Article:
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Math Help - Differential Equation (Oscilation Problem)

  1. #1
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    Differential Equation (Oscilation Problem)

    Hello,
    I am trying to solve what I thought was going to be a simple differential equation.

    m\ddot{x}=-kx^{2n+1}:n \in \mathbb{Z}-\{0\} and k,m \in \Re.

    So I set
    y=\frac{dx}{dt}\Rightarrow \frac{dy}{dt}=-\frac{k}{m}x^{2n+1}
    <br />
\frac{dy}{dt}\frac{dt}{dx}=-\frac{k}{m}x^{2n+1}\frac{1}{y}=-\frac{k}{m}\frac{x^{2n+1}}{y}=\frac{dy}{dx}

    Then separating variables and integrating I got
    y^2+\frac{k}{m(n+1)} x^{2n+2}=C

    Solving for y
    y=\underline{+}\sqrt{C-\frac{k}{m(n+1)} x^{2n+2}

    remembering y=\frac{dx}{dt} we can again separate variables
    \frac{dx}{\underline{+}\sqrt{C-\frac{k}{m(n+1)} x^{2n+2}}}=dt

    This is where I get stuck. I know this should be integrable to a sinusoid, but I don't know how. The actual question asks you to prove that the solution oscillates with a period proportional to A^{-n} where A is the amplitude.

    Any help would be appreciated.
    Brad
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  2. #2
    MHF Contributor chisigma's Avatar
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    The solution is strongly related to the integral...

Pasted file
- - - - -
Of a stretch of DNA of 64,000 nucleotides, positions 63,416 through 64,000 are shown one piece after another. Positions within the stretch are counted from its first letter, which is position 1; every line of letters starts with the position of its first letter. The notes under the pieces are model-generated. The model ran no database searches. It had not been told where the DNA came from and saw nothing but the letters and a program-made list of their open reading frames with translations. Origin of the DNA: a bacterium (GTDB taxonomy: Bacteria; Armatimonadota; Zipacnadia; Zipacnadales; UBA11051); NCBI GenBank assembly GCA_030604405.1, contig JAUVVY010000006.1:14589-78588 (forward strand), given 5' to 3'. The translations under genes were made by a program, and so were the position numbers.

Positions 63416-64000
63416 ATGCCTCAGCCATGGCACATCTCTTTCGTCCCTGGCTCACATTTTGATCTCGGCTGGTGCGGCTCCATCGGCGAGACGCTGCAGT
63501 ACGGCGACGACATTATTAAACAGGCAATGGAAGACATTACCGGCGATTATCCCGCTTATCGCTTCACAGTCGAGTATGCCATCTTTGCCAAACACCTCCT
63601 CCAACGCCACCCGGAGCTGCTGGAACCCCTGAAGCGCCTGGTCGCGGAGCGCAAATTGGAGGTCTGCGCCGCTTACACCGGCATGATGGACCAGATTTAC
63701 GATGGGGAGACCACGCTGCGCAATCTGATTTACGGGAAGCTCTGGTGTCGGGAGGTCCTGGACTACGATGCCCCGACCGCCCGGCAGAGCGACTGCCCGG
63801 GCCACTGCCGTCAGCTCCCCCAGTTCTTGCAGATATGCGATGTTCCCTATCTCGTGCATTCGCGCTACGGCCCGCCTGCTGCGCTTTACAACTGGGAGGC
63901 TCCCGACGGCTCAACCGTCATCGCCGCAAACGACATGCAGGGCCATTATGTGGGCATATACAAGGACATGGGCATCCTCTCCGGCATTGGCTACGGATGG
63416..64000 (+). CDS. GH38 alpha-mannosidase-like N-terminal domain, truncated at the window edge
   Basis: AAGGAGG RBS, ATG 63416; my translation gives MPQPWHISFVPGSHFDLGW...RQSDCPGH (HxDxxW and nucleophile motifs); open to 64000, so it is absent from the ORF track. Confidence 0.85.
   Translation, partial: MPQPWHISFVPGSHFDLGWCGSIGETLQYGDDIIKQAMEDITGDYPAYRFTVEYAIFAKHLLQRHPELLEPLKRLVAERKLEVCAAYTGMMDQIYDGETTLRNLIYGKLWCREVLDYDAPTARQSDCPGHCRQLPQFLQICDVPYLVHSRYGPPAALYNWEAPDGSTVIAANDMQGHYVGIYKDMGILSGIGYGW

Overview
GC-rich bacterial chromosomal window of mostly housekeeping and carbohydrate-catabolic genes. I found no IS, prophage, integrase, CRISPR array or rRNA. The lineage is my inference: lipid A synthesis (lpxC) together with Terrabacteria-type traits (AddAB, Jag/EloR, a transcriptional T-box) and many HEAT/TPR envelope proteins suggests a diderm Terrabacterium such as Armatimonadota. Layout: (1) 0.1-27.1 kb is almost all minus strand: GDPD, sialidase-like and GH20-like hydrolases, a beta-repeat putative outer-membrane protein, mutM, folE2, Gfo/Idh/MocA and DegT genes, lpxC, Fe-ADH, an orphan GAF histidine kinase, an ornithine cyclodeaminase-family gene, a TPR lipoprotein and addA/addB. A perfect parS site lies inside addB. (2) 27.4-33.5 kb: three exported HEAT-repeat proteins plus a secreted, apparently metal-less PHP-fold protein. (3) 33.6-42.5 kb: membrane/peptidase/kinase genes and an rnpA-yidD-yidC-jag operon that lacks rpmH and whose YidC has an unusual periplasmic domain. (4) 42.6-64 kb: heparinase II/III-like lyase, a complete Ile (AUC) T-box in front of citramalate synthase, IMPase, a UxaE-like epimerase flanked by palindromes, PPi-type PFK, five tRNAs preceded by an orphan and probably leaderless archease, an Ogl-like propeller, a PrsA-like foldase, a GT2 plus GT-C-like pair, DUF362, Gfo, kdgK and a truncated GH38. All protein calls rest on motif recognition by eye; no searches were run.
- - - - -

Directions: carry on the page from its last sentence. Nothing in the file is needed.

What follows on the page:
\displaystyle \int \frac{dx}{\sqrt{1+a\ x^{2\ (n+1)}}} (1)

    ... that can be solved integrating 'term by term' the expansion...

    \displaystyle \frac{dx}{\sqrt{1+a\ x^{2 (n+1)}}}= 1 - \frac{a}{2}\ x^{2 (n+1)} + a^{2}\ \frac{1\ 3}{2\ 4}\ x^{4 (n+1)} - a^{3}\ \frac{1\ 3\ 5}{2\ 4\ 6}\ x^{6 (n+1)} +... (2)

    Kind regards

    \chi \sigma
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  3. #3
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    May be you need not solve this DE.
    You need to test that

    <br />
\displaystyle<br />
{<br />
y=const \; A \;  e^{i A^n t}<br />
}<br />

    where

    <br />
| \: A^n \; t \: | <<1<br />

    satisfies this DE.
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